Anthrax as a Bioterrorism Agent Discussion

Anthrax as a Bioterrorism Agent Discussion

Anthrax as a Bioterrorism Agent Discussion

Begin by reviewing the Media Focus video on bioterrorism 

Give an example and details from national/international news of a bioterrorist attack.



Address all of the following in your post:

  • What was the classification of biological agent used in the attack?
  • Discuss the implications of the biological agent.
  • Discuss the therapy for the biological agent.
  • What are the decontamination procedures for the biological agent used in the attack?
  • Define the appropriate level of PPE required for this type of biological agent?

In your post, provide the name of the incident you have chosen, and support your answers with evidence/examples. Please provide a working link and a citation for your source(s).

In your replies to peers, compare the different biological agents, their implications and therapies. Discuss the different types of decontamination procedures and levels of PPE that would be required.

Support your answer with evidence from scholarly sources.

peer 1: Typhoid Fever in 1984

According to the CDC, yellow fever is classified as a Category B in which it is, “moderately easy to disseminate, cause moderate morbidity, [and] require enhanced disease surveillance and bublic health diagnostic capacity” (Das & Kataria, 2010). In Oregon of 1984, the Rajneesh cult contaminated local salad bars and other restaurant food receptacles with Salmonella enterica in an attempt to influence local elections. The followers hoped to prevent residents from voting and while, “hundreds were affected, 45 were hospitalized but no fatalities resulted” (Pike, 2011). Therapy for typhoid fever includes antibiotic treatment in which ampicillin and trimethoprim-sulfamethoxazole were used. The proper decontamination procedures included appropriate handwashing to rid of the bacteria, taking antibiotics as prescribed, and not preparing food for others. In a clinical setting, PPE involves donning gloves when caring for a patient with typohid. Facial protection may also be necessary if there is a possible risk for aerosolization with feces or culture material.

Peer 2: Antrax:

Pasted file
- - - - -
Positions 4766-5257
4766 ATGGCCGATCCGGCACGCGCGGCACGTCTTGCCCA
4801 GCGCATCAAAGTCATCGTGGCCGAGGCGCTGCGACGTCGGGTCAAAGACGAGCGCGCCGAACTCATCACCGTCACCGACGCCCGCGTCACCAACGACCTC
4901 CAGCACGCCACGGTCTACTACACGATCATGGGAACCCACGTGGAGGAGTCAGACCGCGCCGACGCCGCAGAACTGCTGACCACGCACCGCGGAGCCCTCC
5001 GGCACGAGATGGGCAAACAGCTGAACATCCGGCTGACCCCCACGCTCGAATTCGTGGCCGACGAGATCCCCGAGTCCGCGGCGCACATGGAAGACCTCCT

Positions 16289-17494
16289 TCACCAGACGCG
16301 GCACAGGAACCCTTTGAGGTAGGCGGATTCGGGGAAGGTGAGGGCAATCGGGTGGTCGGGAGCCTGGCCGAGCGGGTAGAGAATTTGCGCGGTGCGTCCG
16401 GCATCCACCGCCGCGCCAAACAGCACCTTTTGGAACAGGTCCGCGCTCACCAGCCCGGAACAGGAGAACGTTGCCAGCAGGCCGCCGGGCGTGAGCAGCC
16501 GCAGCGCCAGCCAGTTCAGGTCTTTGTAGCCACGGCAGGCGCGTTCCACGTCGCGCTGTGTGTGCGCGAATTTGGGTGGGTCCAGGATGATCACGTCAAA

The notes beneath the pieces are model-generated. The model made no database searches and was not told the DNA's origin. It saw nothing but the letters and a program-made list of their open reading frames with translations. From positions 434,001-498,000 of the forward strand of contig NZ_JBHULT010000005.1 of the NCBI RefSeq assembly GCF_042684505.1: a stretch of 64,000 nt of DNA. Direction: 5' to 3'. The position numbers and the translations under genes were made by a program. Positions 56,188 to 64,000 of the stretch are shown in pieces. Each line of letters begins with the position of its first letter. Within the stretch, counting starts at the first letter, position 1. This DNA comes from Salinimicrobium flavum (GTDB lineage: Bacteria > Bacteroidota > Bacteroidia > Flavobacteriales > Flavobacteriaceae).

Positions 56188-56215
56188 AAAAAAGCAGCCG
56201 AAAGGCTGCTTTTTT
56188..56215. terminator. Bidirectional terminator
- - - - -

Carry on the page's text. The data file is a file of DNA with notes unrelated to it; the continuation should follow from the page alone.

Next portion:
There have been numerous biological agents used for terrorist attacks throughout the years, but the one that I have decided to write about it Bacillus Anthracis, also known as Antrax. Antrax spores can become in anyone’s pocession because they are easily found in nature, produced in the lab, and last a long time in the environment. In 2001, Antrax spores were placed inside of envelops and letters and were mailed throughout the US postal system. In this incident, 22 people, including 12 mail handlers got antrax and 5 of the 22 ended up dying from it (CDC, ). This agent is known as Tier 1 biological agent because the agents and toxins present the greatest risk of deliberate abuse with the potential for lots of death to occur. There are a few different types of antrax and they all have different implications and symptoms associated with them. Cutaneous Antrax symptoms include: blisters, swelling, and ulcers. Inhalation Antrax symptoms include: fever, chills, cough, dizziness, headache, and sweats. GI Antrax symptoms include: sore throat, fever, chills, painful swallowing, and stomach pain. Injection Antrax symptoms include: swelling around sore, fever, chills, small blisters, and swelling around sore. When it comes to treating this biological agent doctors use antibiotics or antitoxins. Decontamination procedures are done using a few different disinfection sprays such as Sporicidin, Vesphene, Bleach Rite, and SporGon (Heninger, 2009). The proper PPE that needs to be worn for coming into contact with Antrax includes respiratory protection, protective garmets such as coveralls, boot covers, and chemical resistant suits, eye and face protection, and gloves. All of these equipment needs to be worn at all times.